Here’s a metaphor: a remote-controlled, tremendously expensive, basically useless JLENS aerial surveillance blimp has detached from its tether at Aberdeen Proving Ground in Maryland. If you see it, call the authorities. Do NOT try to get it down yourself.
Seventeen years after its birth, JLENS is a stark example of what defense specialists call a “zombie” program: costly, ineffectual and seemingly impossible to kill.
Instead of detecting things like cruise missiles and terrorists, the sensor-laden airship basically doesn’t do anything except burn tax dollars and look sort of cool floating in the air. It was also designed to withstand hurricane-force winds without getting blown away, and yet now it’s floating away and up the eastern seaboard, the Baltimore Sun reports, and nobody knows why:
The 243-foot-long, helium-filled blimp detached from its mooring on the Edgewood Area of Aberdeen Proving Grounad at about 11:54 a.m., a spokeswoman for the Army installation said. It was pulling approximately 6,700 feet of cable.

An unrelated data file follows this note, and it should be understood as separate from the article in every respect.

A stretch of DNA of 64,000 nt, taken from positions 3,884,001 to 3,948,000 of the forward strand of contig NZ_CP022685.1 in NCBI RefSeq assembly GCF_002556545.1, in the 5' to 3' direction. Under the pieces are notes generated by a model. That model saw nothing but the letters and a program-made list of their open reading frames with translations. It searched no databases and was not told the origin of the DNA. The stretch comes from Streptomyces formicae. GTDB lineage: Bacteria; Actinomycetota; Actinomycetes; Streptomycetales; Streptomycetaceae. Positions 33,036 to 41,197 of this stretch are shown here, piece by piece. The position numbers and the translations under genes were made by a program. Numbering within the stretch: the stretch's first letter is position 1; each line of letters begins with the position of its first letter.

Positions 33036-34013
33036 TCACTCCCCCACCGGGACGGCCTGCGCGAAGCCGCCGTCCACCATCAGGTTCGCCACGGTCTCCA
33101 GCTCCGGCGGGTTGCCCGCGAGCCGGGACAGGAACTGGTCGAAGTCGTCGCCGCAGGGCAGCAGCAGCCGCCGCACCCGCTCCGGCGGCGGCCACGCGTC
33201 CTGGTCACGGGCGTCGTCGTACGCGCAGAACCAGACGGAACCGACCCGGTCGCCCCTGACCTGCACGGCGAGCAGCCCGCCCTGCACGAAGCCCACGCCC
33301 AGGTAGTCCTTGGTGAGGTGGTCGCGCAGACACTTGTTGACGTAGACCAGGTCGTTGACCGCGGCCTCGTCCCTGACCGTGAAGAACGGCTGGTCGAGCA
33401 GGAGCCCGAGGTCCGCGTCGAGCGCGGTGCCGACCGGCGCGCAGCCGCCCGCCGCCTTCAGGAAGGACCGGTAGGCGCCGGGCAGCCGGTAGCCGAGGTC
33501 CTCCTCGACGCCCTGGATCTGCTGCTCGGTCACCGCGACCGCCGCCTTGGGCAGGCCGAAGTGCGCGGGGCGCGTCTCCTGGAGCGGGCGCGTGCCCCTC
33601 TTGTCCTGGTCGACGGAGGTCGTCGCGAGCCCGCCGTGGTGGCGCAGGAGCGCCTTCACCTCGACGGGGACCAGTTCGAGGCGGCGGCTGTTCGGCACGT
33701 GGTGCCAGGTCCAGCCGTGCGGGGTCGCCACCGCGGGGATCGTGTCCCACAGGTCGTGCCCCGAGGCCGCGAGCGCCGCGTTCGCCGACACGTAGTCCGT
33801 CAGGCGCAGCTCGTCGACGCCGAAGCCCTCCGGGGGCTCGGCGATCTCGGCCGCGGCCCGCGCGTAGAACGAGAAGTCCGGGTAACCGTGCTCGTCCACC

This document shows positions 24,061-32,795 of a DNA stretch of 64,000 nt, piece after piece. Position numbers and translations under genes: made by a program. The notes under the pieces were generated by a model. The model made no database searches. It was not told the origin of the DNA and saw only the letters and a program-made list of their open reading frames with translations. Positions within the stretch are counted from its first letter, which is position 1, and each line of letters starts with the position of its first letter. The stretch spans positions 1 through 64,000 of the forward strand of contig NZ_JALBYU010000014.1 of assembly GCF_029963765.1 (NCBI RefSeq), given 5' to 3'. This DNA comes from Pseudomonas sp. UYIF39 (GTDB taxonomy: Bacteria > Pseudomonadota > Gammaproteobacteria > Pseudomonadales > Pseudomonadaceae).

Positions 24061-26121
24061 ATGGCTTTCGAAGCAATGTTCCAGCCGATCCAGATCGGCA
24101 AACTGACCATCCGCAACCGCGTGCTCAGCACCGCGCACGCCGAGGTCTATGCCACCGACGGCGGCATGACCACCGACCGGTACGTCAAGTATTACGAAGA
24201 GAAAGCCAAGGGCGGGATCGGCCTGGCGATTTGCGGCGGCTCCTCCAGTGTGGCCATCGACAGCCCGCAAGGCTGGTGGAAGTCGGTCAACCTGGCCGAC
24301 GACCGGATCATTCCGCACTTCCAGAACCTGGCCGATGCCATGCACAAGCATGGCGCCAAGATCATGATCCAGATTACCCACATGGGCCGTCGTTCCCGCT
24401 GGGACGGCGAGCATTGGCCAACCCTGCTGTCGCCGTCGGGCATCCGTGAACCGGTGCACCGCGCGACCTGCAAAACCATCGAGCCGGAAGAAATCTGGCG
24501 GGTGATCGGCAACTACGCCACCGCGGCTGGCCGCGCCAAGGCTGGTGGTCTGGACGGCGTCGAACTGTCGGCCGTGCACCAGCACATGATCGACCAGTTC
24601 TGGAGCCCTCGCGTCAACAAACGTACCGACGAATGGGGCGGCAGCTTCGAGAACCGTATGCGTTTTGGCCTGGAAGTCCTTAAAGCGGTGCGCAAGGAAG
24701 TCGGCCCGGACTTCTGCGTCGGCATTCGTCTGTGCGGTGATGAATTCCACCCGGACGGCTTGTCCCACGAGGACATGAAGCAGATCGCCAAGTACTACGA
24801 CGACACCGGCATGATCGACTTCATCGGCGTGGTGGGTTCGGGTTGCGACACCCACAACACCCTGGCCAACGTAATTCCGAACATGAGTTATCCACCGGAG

That’s a lot of cable—but don’t try to grab it yourself. Call the police:
JLENS blimp has broken free of its tether and is now over Pennsylvania at 16,000 feet. Two fighter jets are monitoring: NORAD spokesman— Matthew Hay Brown (@matthewhaybrown) October 28, 2015
BLIMP UPDATE: A student at Central Columbia High School in Bloomsburg, PA says she’s spotted the JLENS:
UPDATE 2: Another student in Bloomsburg has tweeted this video that appears to show the blimp going down: “Oh my God, it’s goin’ down,” someone exclaims.
Update 3: Not so fast—the JLENS isn’t down all the way, and reportedly leaving a trail of destruction in its wake:
MSNBC reports #JLENS is dragging its 1.5 mile tether behind it, taking out power lines!— Dan Froomkin (@froomkin) October 28, 2015
Untethered JLENS #blimp cable is dragging the ground in Bloomsburg and causing massive power outages, Columbia Co DPS Director says.— Dianne Gallagher (@DianneG) October 28, 2015
Update 4: Watch out!
Drag line on property near Bloomsburg, PA. Witness says he saw blimp cable dragging near his home. pic.twitter.com/g30HY5iclC— Andy Mehalshick (@AndyMehalshick) October 28, 2015
There are currently more than 20,000 without power in the Bloomsburg area, according to Joe Nixon with PPL Electric. Nixon said they have “reports that the blimp hit power lines in the Bloomsburg area” and that they are going to the scene to investigate.
Nixon noted it is rainy and windy in the area.
Update 6: NORAD is now reporting the blimp is down for the count in Pennsylvania.